NEW DELHI: Former Indian finance minister Pranab Mukherjee, 76, was elected as the country’s president Sunday as he scored an emphatic victory over his rival to win the largely ceremonial post.
The veteran politician, a nominee of the ruling Indian National Congress Party, garnered a resounding 69 per cent of the votes cast by an electoral college of lawmakers.
He also scored more than double the votes of his rival, Purno Agitok Sangma, 64, a former parliament speaker backed by the main opposition Bhartiya Janata Party.
Chief election officer VK Agnihotri, who declared Mukherjee elected as the new president, said the politician had collected 713,763 out of the electoral college’s 1.03 million votes. Sangma managed only 315,987 votes in the two-way contest. The electoral college comprises members from the country’s parliament and state legislative assemblies. They cast their ballots on July 19 to elect the nation’s 13th president.
A complex formula is used to weight the votes to give a balance between the population of each state and the number of votes of each representative.
“I express my deep gratitude to the people for electing me to this high office,” said Mukherjee, who has held key portfolios of finance, defence and external affairs in his 45-year political career. He added he would try to justify people’s trust.
Prime Minister Manmohan Singh and Congress leader Sonia Gandhi were among the first to congratulate Mukherjee as celebrations erupted outside his residence in New Delhi, with party workers dancing, bursting firecrackers and distributing sweets.
Mukherjee’s victory came after a month-long bitter campaign by Sangma, who attacked Mukherjee on various fronts, including his handling of the Indian economy, which is now struggling against slowing growth and high inflation.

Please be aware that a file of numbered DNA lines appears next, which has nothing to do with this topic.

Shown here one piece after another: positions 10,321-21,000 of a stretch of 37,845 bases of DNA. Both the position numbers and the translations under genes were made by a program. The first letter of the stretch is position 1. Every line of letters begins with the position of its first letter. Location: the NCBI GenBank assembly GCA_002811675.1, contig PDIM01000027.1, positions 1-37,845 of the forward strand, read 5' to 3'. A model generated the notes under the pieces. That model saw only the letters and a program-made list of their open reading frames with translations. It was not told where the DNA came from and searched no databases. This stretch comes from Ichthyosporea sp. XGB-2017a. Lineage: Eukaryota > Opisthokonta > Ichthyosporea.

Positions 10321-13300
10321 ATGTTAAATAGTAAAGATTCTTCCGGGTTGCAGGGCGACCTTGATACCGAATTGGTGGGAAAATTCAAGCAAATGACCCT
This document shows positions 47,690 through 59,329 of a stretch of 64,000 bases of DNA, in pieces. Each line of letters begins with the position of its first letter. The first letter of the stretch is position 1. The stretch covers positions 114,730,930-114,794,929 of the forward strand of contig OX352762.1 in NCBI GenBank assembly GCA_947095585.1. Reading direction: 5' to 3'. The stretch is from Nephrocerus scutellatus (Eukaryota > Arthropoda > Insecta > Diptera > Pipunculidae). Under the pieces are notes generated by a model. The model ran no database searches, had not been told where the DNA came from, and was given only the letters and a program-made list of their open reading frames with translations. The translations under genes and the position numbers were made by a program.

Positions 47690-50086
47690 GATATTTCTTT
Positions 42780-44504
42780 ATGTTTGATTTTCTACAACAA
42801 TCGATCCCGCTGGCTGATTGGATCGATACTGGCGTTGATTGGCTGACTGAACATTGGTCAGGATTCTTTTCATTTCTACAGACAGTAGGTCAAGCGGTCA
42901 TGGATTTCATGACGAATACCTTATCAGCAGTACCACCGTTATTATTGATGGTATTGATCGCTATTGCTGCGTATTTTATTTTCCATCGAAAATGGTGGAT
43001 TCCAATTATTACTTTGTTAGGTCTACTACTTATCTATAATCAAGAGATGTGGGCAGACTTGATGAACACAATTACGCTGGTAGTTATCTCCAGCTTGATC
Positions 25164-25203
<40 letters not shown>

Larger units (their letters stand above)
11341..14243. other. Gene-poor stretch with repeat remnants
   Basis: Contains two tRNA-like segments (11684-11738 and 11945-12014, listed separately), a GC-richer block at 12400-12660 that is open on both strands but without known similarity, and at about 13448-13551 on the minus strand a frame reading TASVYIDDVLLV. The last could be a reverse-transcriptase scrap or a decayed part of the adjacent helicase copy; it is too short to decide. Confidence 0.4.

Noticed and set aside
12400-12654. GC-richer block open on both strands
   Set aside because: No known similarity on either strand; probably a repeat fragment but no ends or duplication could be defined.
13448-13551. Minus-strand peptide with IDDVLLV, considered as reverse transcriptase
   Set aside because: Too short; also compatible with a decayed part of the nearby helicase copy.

As the results were declared, Sangma demanded a code of conduct for future presidential elections. He alleged that the election process had been ‘partisan’ with the Congress-led United Progressive Alliance using financial inducements for states in the polls.
“I may have lost the election, but the nation has also lost a golden opportunity to show solidarity with tribals,” said Sangma, a Christian minority candidate representing a tribal constituency from the country’s north-east. The post of president in India is largely ceremonial, with all executive powers vested in the prime minister.
But the president plays an important role in political crises as the protector of the constitution, especially when general elections throw up hung parliaments and state governments. The president is also the supreme commander of the armed forces.
Political analysts say the new presidency may prove crucial amid the country’s complex coalition politics, with neither the Congress or BJP expected to secure convincing majorities in 2014. In the likely event of a fractured mandate, it will be up to Mukherjee to decide which party has the numbers to form the government. Congress leaders also believe that Mukherjee’s election comes as a boost for their party, the credibility of which has taken a battering amid a series of corruption scandals and allegations of mismanagement of the Indian economy.
The new president will take over from Pratibha Patil, the first woman to hold the post. She completes her five-year term on July 25. AFP